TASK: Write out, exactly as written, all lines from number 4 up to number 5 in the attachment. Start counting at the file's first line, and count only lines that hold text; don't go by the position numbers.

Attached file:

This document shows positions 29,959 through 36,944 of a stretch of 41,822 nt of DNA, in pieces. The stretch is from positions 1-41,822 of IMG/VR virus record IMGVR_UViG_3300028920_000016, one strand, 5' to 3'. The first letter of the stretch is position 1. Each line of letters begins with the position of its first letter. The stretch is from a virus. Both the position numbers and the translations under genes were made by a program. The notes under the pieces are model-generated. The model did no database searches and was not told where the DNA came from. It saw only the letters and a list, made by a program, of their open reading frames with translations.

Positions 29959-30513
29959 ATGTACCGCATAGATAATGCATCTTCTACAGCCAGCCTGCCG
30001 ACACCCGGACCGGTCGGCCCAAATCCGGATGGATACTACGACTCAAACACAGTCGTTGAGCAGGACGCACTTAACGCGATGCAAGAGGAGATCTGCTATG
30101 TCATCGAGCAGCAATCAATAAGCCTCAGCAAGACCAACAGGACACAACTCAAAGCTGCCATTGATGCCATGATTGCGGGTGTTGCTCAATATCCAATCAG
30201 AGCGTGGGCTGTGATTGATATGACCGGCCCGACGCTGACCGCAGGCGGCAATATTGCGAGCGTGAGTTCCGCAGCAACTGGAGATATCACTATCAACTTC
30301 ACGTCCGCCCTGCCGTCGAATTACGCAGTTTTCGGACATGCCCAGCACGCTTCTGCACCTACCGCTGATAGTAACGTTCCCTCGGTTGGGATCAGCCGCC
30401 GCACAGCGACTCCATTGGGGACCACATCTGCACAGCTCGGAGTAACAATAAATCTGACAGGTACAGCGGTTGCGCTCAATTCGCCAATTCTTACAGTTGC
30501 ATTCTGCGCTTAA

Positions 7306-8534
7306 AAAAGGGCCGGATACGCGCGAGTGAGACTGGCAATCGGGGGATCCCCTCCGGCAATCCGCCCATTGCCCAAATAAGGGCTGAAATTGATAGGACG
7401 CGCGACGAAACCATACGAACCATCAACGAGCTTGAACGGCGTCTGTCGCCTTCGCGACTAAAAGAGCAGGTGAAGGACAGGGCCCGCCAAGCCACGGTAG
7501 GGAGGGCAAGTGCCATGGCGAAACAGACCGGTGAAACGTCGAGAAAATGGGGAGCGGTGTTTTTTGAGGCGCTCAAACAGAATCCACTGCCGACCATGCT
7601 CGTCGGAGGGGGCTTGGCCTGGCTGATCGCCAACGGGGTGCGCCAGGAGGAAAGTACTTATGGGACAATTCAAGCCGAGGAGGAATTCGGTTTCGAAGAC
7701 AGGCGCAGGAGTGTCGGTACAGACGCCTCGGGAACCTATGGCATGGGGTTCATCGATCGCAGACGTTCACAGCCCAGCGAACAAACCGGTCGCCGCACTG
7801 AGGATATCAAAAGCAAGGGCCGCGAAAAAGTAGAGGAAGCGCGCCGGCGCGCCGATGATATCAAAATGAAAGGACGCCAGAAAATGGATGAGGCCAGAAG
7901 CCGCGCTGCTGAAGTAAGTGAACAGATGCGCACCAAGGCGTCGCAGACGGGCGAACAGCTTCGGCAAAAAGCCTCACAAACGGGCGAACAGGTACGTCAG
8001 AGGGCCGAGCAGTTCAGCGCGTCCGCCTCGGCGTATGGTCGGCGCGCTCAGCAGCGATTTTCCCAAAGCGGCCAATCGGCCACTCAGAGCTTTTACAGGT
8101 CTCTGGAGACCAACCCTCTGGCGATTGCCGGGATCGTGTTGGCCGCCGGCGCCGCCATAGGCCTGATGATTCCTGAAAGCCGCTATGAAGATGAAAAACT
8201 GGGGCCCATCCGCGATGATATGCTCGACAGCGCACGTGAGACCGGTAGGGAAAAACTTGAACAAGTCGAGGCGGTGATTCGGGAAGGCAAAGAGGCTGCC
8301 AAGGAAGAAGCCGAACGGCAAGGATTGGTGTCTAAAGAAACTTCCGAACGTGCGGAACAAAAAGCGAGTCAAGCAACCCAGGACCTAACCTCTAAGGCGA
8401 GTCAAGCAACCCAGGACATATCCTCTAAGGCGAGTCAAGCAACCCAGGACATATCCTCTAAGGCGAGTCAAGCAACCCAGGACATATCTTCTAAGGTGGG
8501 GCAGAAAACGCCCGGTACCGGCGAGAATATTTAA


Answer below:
30001 ACACCCGGACCGGTCGGCCCAAATCCGGATGGATACTACGACTCAAACACAGTCGTTGAGCAGGACGCACTTAACGCGATGCAAGAGGAGATCTGCTATG
30101 TCATCGAGCAGCAATCAATAAGCCTCAGCAAGACCAACAGGACACAACTCAAAGCTGCCATTGATGCCATGATTGCGGGTGTTGCTCAATATCCAATCAG